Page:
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  • Place of origin:

    London (probably, made)

  • Date:

    ca. 1850 (made)

  • Artist/Maker:

    Hale Thomson, F. (inventor)
    James Powell & Sons (manufacturer)
    E. Varnish & Co. (inventor)

  • Materials and Techniques:

    Ruby and white glass, silvered

  • Museum number:


  • Gallery location:

    British Galleries, Room 125c, case 3

Object Type
This trumpet-shaped vase is a purely decorative object, designed to impress. It seeks attention with its silvery surface, and the use of ogee-shaped arches suggests a slightly adventurous exotic taste on the part of its owner. The method of making double-walled silvered glass was complex and made more so by the introduction of coloured glass.

Materials & Making
The process of making double-walled silvered glass was patented by Edward Varnish and Frederick Hale Thompson in 1849. A number of glassworks, such as that of James Powell & Sons of Whitefriars, London, made the blanks. A stemmed vase or goblet shape was formed, with the glass-blower stopping short of opening out the mouth. Instead, the top of the vase, still sealed as a bubble-shape, was reheated and 'dropped' inwards to form a double-walled interior. This plain, undecorated vase was then supplied to E. Varnish & Co., where it was filled between the walls from the foot end with a solution of silver nitrate and glucose (in the form of grape juice). The final stage was to seal the hole in the foot with a metal disc, in this example marked for Varnish's Patent.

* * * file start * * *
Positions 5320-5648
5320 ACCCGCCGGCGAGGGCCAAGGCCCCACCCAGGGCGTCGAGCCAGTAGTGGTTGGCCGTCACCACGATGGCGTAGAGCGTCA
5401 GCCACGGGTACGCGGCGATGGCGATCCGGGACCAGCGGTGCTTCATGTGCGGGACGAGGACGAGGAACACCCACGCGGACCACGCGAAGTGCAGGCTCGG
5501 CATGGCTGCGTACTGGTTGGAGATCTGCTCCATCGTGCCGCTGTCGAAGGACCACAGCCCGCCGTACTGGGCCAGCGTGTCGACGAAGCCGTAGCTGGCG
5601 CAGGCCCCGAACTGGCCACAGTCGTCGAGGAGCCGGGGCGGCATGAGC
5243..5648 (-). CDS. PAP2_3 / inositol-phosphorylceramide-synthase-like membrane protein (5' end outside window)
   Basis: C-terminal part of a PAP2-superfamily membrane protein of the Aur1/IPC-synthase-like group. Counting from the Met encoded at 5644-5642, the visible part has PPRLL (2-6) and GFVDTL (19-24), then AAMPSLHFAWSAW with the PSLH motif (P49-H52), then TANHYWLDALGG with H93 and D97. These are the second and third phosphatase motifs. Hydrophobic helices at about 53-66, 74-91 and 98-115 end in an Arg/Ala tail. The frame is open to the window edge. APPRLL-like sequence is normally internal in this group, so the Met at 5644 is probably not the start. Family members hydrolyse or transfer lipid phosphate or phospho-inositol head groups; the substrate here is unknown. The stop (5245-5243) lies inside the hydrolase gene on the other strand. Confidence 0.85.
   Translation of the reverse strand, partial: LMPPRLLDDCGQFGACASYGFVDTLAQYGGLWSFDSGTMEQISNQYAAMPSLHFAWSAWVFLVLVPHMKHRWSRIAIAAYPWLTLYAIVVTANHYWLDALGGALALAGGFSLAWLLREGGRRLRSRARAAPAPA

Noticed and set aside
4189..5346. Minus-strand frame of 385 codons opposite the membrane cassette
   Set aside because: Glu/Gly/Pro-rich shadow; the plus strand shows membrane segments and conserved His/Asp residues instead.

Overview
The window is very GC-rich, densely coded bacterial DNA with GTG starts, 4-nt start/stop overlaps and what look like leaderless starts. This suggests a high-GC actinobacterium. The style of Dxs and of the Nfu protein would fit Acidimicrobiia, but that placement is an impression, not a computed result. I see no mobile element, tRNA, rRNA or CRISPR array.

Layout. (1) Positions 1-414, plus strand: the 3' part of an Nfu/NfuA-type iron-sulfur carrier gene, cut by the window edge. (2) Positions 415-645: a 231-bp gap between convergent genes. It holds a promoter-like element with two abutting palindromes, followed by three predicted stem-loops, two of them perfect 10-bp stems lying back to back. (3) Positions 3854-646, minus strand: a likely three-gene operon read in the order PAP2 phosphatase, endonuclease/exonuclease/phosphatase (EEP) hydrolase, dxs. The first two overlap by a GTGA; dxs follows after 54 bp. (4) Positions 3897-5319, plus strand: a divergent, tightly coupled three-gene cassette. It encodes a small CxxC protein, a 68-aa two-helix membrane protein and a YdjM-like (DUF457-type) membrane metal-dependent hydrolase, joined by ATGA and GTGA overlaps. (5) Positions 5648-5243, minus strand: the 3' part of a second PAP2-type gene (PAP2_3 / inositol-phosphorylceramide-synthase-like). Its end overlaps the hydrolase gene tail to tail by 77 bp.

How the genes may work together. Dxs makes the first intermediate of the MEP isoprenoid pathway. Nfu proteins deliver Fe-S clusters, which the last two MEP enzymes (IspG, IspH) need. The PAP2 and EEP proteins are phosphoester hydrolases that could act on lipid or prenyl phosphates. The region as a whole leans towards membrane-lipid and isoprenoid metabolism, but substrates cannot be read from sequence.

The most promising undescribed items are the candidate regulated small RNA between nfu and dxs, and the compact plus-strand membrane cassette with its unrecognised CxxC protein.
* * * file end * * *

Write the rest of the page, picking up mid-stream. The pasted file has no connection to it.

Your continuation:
The silvered glass exhibited by E. Varnish & Co. fascinated commentators on the 1851 Great Exhibition. Varnish's salvers, vases, globes and goblets were bold in size and presentation, using non-tarnishing silver, ornamented with coloured casing, cutting and engraving. The process 'added a richness and beauty of colouring to that material of which few could deem it capable of receiving' (Illustrated London News).

Place of Origin

London (probably, made)


ca. 1850 (made)


Hale Thomson, F. (inventor)
James Powell & Sons (manufacturer)
E. Varnish & Co. (inventor)

Materials and Techniques

Ruby and white glass, silvered

Marks and inscriptions

'E. Varnish & Co. Patent London' inscribed on the metal rim and on an inserted metal plug in the base
Makers's mark


Height: 46.9 cm, Diameter: 18 cm

Object history note

Probably made in London by James Powell & Sons

Descriptive line

Vase, England (probably London), possibly made by J. Powell and Sons under the patent of F. Hale Thomson and E.Varnish, 1849-1860

Bibliographic References (Citation, Note/Abstract, NAL no)

Chen, xie jun. World Exposition Museum. Shanghai: Shanghai wen yi chu ban she, 2010 ISBN 9787532140503/G.107. 95,97,99,105,pp. ill.

Labels and date

British Galleries:
Stylistically and technically this vase demonstrates the flair of British manufacturers in the 19th century. The arched decoration suggests the Moorish (Islamic) architecture of Spain and northern Africa. This is combined with colouring and cutting in the manner of glass from Bohemia (now in the Czech Republic). [27/03/2003]

Production Note

E. Varnish and F. Hale Thomson patented the silvering process used in the manufacture of this vase.


Glass; Vases; British Galleries


Ceramics Collection

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